Meanwhile, bulbs grow vertically and can form offsets (which is why they’re often confused with rhizomes). The flower petals are bicolored with a central florescent red-orange color surrounded by golden-yellow.  

Bulbs will have a layered appearance, like onions, when you cut into them.

Bulbs are often uprooted and stored indoors. Rhizomes of plants need similar storage.

Despite popular belief, canna lilies have rhizomes, not bulbs.

These rhizomes often overwinter indoors, so it is typical for the gardening community to mistake them for bulbous plants.

How Do Canna Lilies Spread?

During the growing season, the rhizome of a healthy canna will spread horizontally in all directions to take advantage of the nutrients around it.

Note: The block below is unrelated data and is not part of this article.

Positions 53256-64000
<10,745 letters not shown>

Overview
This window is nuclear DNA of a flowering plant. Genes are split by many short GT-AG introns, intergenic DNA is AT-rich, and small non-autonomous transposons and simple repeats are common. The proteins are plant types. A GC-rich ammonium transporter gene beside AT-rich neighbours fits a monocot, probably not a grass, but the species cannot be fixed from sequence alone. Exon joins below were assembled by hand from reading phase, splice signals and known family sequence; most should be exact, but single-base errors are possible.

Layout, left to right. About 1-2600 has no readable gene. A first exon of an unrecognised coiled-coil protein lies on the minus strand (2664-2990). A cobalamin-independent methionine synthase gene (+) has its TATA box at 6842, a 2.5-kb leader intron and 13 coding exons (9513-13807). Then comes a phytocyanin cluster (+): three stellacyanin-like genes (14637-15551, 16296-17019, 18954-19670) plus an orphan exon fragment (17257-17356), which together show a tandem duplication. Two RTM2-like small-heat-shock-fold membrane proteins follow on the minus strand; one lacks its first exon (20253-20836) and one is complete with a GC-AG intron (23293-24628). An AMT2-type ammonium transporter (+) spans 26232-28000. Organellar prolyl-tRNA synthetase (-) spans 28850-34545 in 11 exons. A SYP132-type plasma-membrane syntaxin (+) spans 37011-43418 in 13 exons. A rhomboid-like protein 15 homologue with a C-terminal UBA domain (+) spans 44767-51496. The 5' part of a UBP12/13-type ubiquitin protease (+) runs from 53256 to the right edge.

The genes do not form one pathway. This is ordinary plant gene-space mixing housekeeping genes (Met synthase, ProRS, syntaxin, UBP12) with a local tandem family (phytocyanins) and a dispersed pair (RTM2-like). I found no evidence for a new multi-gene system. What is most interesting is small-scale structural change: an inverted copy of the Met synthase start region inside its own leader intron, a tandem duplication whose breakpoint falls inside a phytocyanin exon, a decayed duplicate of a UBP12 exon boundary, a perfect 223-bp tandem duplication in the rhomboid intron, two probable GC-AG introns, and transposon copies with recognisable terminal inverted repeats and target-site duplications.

The new rhizome portions may sprout their cannas in the following year.

Eventually, the cannas within the clump begin to compete for space if not tended to.

The oldest part of the clump is in the middle. This portion will begin failing to bloom after a few years while the surrounding stalks continue to bloom.

If not divided, the younger stalks will also begin to suffer the effects of overcrowding in time.

Another cause of spreading cannas is their ability to self-seed.

Canna lily seedlings have a thick coating to protect them from damage.

This allows them to hibernate, sometimes for years, until conditions enable the seed to germinate.

When cannas are allowed to go to seed, any seeds that fall onto the ground will remain and could sprout several years later.

If you’re in the practice of uprooting and overwintering your canna rhizomes indoors, there are good chance seeds are getting mixed into the soil or even ending up in your compost pile.

How To Divide Canna Rhizomes?

While it’s not always easy to stop a canna lily from self-seeding, you can help limit the spread of your plants (and improve their health) by manually dividing them.